Since the clinical history is often unreliable, information about the timing of the injury must be hypothesized from neuroimaging. Compared to CT, age determination of SDH can be estimated with better accuracy with MRI, especially for small blood collections [35]. After bleeding, blood products rapidly desaturate and fully oxygenated hemoglobin is converted to deoxyhemoglobin and then to methemoglobin, which contains ferric iron. As red blood cells lyse, methemoglobin is released and eventually degraded and resorbed. Macrophages convert the ferric iron into hemosiderin and ferritin [36]. These molecules can be characterized by their magnetic susceptibility effect [37]. Determining the age of subdural blood products can be challenging and does not follow the rules of evolution described in parenchymal hemorrhages at MRI because elevated tissue thromboplastin and oxygen concentration lead to a more rapid breakdown of hemoglobin in the latter [38].

Bradford et al. retrospectively identified different patterns of SDH in a group of 43 infants and correlated them with time interval between injury and MRI scans [39]. In brief, authors of this study assert that homogeneous SDH is represented by early/late subacute MR findings (T1 hyperintensity; T2/FLAIR hypointensity at early stage and T2/FLAIR hyperintensity at late stage), while heterogeneous SDH reflects a mixture of different intensities (Pattern III contains equal mixtures having different intensities, whereas Pattern IV has fluid that is predominantly T1 hypointense and T2/FLAIR hyperintense) [39]. Mixed intensity presenting within different regions of the collection on the same MR image can represent the inhomogeneous distribution of fluid of different composition within the hematoma cavity (blood products and CSF) or can be the result of blood products of different ages.

Re-bleeding of chronic SDH must be suspected in presence of focal high signal on T1-w images. This phenomenon is due to friable new capillary beds characterizing chronic SDH, that can predispose to such rebleeds [40]. Acute-on-chronic subdural fluid collections of varied signal intensity separated by internal membranes might represent hemorrhage caused by multiple traumatic episodes or in case of repeated shaking injury without trauma, as the brain is pulled away from the cranium and the bridging veins are stretched and torn [41]. Gadolinium administration can assist in distinguishing acute-on-chronic hematomas by helping to identify membranes within the subdural fluid. The presence of internal membranes is an important key point in order to differentiate chronic SDH from subdural hygromas, which is a fluid collection of predominantly CSF [42].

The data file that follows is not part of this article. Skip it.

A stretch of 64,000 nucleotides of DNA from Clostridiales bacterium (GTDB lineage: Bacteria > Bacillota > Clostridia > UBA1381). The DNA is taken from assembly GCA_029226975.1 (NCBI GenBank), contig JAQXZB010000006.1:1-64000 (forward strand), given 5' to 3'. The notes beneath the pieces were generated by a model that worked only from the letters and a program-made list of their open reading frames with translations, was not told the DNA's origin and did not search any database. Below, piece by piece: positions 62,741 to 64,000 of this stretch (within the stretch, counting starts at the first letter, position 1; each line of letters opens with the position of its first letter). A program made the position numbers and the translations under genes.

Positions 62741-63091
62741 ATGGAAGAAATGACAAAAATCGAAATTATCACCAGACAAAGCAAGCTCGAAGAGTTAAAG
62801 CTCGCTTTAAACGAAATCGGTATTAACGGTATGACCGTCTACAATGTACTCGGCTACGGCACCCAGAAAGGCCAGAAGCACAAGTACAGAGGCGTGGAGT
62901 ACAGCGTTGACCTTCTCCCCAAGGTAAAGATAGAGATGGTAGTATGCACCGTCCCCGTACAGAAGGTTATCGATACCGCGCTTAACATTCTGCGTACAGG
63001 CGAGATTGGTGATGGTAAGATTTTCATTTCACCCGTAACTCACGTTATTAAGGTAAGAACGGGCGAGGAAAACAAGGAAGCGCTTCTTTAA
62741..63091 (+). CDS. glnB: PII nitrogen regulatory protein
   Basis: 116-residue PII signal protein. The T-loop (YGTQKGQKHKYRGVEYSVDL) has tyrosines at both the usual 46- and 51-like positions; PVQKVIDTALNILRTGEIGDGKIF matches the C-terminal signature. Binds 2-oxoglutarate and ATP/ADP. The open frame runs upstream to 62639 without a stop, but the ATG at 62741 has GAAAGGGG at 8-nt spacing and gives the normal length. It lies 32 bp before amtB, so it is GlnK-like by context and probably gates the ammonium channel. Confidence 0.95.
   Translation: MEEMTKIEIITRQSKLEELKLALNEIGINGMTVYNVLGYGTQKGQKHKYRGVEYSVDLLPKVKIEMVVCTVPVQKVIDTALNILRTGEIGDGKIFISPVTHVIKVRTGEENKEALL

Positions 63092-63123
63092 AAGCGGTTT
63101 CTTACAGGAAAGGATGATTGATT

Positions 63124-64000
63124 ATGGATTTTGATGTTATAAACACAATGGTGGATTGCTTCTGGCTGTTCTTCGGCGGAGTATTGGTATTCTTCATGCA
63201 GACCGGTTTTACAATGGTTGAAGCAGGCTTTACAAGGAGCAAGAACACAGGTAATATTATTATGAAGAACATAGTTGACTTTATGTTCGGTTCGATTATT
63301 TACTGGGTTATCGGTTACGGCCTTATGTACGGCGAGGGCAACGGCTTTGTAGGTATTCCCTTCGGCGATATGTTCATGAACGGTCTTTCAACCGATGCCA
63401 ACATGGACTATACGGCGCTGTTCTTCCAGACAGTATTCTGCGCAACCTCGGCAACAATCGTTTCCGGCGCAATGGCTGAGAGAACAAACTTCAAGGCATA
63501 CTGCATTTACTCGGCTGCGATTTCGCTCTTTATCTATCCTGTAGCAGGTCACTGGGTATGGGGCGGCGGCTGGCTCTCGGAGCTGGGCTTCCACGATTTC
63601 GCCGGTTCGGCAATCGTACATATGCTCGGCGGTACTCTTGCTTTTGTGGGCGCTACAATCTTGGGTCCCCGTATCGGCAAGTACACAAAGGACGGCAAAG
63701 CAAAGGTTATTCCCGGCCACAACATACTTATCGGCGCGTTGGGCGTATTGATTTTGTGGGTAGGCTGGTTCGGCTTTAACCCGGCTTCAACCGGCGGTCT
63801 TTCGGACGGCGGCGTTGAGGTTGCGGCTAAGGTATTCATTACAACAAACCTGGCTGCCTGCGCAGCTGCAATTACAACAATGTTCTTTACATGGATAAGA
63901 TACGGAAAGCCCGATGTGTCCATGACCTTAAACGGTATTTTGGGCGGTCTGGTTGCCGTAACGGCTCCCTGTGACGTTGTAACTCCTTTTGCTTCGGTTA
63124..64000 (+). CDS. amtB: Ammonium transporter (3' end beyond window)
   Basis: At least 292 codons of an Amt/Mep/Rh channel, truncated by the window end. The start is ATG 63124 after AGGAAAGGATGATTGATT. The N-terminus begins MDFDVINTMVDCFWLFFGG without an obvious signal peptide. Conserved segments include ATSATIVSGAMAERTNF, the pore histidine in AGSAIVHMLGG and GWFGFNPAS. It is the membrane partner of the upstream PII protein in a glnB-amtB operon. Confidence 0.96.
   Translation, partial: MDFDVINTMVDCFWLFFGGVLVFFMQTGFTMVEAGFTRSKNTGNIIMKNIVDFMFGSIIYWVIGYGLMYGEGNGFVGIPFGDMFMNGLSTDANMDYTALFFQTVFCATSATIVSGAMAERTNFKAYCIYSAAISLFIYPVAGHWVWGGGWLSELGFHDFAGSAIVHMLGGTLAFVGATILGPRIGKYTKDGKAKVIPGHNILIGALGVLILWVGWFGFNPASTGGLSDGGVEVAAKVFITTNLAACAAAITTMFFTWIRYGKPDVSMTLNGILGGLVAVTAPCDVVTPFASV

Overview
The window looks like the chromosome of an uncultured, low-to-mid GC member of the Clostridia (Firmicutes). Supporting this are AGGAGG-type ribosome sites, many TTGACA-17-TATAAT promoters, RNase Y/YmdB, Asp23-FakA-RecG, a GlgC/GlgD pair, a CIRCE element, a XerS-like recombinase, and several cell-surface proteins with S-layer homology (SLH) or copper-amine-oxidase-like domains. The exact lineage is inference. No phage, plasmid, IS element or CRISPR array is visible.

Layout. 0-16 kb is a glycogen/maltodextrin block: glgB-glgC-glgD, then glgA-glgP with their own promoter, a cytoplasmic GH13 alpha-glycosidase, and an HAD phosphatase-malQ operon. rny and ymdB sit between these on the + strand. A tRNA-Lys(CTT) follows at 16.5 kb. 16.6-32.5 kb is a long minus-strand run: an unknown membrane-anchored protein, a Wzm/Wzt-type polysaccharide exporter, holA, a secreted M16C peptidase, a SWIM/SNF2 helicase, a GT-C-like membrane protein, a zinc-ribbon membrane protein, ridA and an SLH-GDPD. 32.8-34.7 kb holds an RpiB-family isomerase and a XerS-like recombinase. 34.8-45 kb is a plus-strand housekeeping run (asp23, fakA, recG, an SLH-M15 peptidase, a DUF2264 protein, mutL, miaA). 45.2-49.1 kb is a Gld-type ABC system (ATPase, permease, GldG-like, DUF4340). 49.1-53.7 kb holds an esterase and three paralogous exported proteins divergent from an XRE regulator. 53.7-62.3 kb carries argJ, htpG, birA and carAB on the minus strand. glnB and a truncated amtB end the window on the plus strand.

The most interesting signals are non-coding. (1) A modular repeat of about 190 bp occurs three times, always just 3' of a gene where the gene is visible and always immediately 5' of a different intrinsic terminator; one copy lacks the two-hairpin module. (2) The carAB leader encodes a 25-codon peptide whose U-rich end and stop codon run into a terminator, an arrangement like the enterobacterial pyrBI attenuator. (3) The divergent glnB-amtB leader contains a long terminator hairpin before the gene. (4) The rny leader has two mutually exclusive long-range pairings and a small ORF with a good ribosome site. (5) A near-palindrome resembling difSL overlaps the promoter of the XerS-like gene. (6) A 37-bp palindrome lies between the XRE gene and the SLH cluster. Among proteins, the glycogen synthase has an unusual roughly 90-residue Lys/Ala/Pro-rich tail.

Subdural hygromas represent the final stage of SDH, as deposited blood products remnants and it could be interpreted as a later consequence of AHT, which occurred a few weeks before [43]. Zouros et al. proposed a mechanism whereby subdural hygromas directly originate from shaking the baby: shear forces caused by acceleration/deceleration of the brain may disrupt bridging veins and Pacchioni’s granulation, resulting in a free CSF communication between subarachnoid and subdural space [44]. In conclusion, chronic SDH and subdural hygromas are often difficult to distinguish from each other and could be wrongly used as synonymous in daily clinical practice. Contrary to adults, chronic SDH in infants are infrequent compared to subdural hygromas and radiologist should gain experience and ability from principal MR findings to distinguish different causes of subdural collection in suspected AHT.

Subarachnoid hemorrhage (SAH) represents another common, though non-specific, neuroradiological finding that could be detected in AHT [28] (Figure 2). In shaking injury, tearing of small vessels in the pia and arachnoid causes SAH, more often seen along the high cerebral convexities or within the interhemispheric fissure. In this location it is really challenging to radiologically distinguish SAH from SDH, and those two entities (SDH and SAH) may coexist here [21]. “Blooming artifact” on susceptibility imaging sequences (SWI or GRE T2-w), and FLAIR are principally used to detect SAH.

Compared to SDH and SAH, epidural hematoma (EDH) is uncommon in SBS. In EDH blood accumulates beneath the inner skull table and above the dura after a blunt impact trauma and consequent rupture of the middle meningeal arteries [37]. Skull fracture can be present and the trauma history should be carefully evaluated in these suspected cases [28].

2.2. Parenchymal Injury